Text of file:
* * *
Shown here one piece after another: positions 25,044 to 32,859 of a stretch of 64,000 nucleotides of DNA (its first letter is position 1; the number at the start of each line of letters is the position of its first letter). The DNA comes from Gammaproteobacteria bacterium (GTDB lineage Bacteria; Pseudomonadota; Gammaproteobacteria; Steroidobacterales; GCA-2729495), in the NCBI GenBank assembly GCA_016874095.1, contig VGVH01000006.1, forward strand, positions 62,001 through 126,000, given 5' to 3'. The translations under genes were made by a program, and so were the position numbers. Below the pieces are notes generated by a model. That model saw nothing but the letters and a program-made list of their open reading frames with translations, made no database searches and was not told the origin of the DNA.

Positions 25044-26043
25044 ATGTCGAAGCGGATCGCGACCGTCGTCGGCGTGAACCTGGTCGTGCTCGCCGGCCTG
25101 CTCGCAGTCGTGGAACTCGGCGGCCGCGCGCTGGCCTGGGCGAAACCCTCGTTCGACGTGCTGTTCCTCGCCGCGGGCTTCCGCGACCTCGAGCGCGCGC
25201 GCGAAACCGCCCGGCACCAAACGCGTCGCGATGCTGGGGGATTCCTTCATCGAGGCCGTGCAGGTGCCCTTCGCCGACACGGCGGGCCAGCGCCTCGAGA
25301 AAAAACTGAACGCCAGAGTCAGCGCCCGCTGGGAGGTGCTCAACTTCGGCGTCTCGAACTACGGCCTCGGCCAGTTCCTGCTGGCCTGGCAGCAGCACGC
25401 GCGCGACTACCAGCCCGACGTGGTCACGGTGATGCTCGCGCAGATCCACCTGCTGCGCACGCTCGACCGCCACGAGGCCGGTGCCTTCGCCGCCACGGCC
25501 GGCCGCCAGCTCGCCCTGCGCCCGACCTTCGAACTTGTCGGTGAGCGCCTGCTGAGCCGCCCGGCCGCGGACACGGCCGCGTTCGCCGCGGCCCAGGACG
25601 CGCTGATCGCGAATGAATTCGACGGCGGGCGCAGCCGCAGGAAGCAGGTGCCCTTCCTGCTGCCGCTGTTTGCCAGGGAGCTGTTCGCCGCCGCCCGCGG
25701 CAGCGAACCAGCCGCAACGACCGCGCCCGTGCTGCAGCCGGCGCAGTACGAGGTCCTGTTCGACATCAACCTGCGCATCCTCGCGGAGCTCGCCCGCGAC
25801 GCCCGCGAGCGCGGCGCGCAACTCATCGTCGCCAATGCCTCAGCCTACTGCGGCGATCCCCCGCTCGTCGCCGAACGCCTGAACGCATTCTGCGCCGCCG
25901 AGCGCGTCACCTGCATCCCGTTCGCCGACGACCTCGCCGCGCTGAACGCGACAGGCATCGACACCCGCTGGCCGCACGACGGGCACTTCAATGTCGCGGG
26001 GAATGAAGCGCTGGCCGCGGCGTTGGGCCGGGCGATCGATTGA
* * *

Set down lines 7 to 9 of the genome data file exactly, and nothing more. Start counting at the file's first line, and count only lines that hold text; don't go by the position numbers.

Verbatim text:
25401 GCGCGACTACCAGCCCGACGTGGTCACGGTGATGCTCGCGCAGATCCACCTGCTGCGCACGCTCGACCGCCACGAGGCCGGTGCCTTCGCCGCCACGGCC
25501 GGCCGCCAGCTCGCCCTGCGCCCGACCTTCGAACTTGTCGGTGAGCGCCTGCTGAGCCGCCCGGCCGCGGACACGGCCGCGTTCGCCGCGGCCCAGGACG
25601 CGCTGATCGCGAATGAATTCGACGGCGGGCGCAGCCGCAGGAAGCAGGTGCCCTTCCTGCTGCCGCTGTTTGCCAGGGAGCTGTTCGCCGCCGCCCGCGG